The Internal Revenue Service (together with state tax agencies and the tax industry to form the “Summit on Security”) recently highlighted specific signs of identity theft that tax practitioners need to watch out for so they can protect themselves and their customers.
Five Critical Signs
- Electronically submitted client reports were rejected because the client’s social security number was already used on another report.
- More acknowledgments of receipt of electronic files received than declarations produced by the tax professional.
- Clients responded to emails that the tax professional did not send.
- Slow or unexpected computer or network responsiveness, such as: software or actions take longer to process than usual; the computer cursor moves or changes numbers without touching the mouse or keyboard; and unexpectedly locked out of a network or computer.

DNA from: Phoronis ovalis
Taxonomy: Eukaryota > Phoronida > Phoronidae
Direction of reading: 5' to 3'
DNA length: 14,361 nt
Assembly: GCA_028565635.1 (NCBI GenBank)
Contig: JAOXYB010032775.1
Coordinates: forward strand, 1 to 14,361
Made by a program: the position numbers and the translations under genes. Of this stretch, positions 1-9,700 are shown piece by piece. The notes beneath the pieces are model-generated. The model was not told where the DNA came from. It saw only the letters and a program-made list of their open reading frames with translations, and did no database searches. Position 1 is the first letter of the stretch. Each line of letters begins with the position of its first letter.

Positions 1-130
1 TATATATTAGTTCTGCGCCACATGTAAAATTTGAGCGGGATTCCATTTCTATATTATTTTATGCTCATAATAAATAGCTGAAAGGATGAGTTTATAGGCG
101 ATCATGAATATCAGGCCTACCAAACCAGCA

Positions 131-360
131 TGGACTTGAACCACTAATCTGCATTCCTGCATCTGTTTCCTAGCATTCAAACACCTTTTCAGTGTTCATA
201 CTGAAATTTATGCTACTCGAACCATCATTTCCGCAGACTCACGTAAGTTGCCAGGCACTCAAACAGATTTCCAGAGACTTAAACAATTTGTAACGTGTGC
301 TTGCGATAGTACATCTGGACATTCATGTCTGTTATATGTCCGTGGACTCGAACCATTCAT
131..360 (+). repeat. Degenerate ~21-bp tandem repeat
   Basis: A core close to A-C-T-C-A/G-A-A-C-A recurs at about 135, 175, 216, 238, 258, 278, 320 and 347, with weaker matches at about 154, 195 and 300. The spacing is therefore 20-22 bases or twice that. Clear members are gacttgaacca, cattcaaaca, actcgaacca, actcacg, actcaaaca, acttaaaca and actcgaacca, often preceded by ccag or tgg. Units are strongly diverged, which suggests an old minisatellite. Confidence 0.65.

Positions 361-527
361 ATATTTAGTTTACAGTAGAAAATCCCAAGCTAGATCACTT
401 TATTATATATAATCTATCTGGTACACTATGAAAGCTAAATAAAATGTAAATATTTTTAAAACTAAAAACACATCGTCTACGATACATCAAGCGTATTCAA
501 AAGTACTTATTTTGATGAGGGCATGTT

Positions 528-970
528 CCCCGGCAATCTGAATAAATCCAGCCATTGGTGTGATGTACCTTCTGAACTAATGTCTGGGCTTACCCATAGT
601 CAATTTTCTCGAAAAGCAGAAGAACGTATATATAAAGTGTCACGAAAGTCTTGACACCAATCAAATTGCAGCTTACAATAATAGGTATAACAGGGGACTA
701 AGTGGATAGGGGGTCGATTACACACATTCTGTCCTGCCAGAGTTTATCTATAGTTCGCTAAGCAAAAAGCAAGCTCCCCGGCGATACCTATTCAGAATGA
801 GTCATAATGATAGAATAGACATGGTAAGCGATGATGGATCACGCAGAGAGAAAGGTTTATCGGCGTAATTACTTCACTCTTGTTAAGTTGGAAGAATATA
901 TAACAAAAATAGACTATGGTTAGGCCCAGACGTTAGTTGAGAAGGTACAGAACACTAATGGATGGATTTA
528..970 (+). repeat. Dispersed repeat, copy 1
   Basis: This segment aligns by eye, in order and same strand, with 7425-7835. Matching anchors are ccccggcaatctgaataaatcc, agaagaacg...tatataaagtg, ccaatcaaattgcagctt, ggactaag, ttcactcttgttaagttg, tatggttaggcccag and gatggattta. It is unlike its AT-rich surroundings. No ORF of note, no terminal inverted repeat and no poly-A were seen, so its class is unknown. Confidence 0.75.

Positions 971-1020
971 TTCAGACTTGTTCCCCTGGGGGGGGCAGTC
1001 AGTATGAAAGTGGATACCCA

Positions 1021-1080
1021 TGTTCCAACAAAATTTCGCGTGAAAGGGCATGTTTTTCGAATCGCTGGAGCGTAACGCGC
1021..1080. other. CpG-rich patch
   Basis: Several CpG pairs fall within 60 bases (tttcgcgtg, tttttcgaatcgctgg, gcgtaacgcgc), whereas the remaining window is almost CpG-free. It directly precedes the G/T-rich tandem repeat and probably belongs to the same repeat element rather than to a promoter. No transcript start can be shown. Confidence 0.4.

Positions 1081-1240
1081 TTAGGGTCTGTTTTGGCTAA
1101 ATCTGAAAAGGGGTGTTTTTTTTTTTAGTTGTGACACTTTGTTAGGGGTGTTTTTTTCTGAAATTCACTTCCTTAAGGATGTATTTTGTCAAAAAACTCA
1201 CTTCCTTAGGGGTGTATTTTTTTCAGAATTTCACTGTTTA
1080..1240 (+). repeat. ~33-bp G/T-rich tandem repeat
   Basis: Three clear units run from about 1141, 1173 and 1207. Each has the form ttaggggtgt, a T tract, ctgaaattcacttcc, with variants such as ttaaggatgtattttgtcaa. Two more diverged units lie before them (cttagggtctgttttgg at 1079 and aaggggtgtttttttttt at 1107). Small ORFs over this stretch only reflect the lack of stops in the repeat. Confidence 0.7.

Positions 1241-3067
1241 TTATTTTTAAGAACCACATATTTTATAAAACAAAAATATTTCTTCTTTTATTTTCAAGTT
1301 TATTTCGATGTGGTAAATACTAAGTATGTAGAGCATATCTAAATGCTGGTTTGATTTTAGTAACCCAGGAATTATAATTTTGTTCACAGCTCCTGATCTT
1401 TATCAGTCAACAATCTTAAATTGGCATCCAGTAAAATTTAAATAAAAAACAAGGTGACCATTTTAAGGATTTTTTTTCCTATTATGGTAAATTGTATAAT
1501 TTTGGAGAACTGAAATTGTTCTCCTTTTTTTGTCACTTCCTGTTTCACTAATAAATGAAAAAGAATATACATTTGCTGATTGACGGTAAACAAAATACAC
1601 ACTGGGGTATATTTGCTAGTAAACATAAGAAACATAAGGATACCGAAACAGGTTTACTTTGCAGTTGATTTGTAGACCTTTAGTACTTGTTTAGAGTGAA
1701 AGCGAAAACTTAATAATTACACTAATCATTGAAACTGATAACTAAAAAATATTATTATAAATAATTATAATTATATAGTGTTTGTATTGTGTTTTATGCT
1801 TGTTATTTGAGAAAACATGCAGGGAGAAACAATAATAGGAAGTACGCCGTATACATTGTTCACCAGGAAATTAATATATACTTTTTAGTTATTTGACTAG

- Customers report receiving any of the following: IRS authentication letters (5071C, 6331C, 4883C, 5747C) even if they did not file a return; a refund even if he did not file a return; a tax transcript that they did not request; emails or calls from the tax professional that they did not initiate; a notice that someone created an IRS online account for the taxpayer without their consent; a notice that the taxpayer did not expect:
- Someone accessed their IRS online account,
- The IRS deactivated his online account,
- Balance owing or other IRS notices that are not correct based on the return filed or if a return was not filed.
Tax practitioners who suspect that they or their clients have been victims of identity theft should report it immediately to the IRS and contact their insurance or cybersecurity experts to help determine the cause and extent. of the loss. They should:
- Report it to Local liaison with IRS stakeholders. Liaisons will notify the IRS Criminal Investigation and others within the agency on behalf of the practitioner. Speed is essential. If reported promptly, the IRS can take action to block fraudulent filings on behalf of clients and will assist tax practitioners through the process.
- Email the Federation of Tax Administrators at [email protected]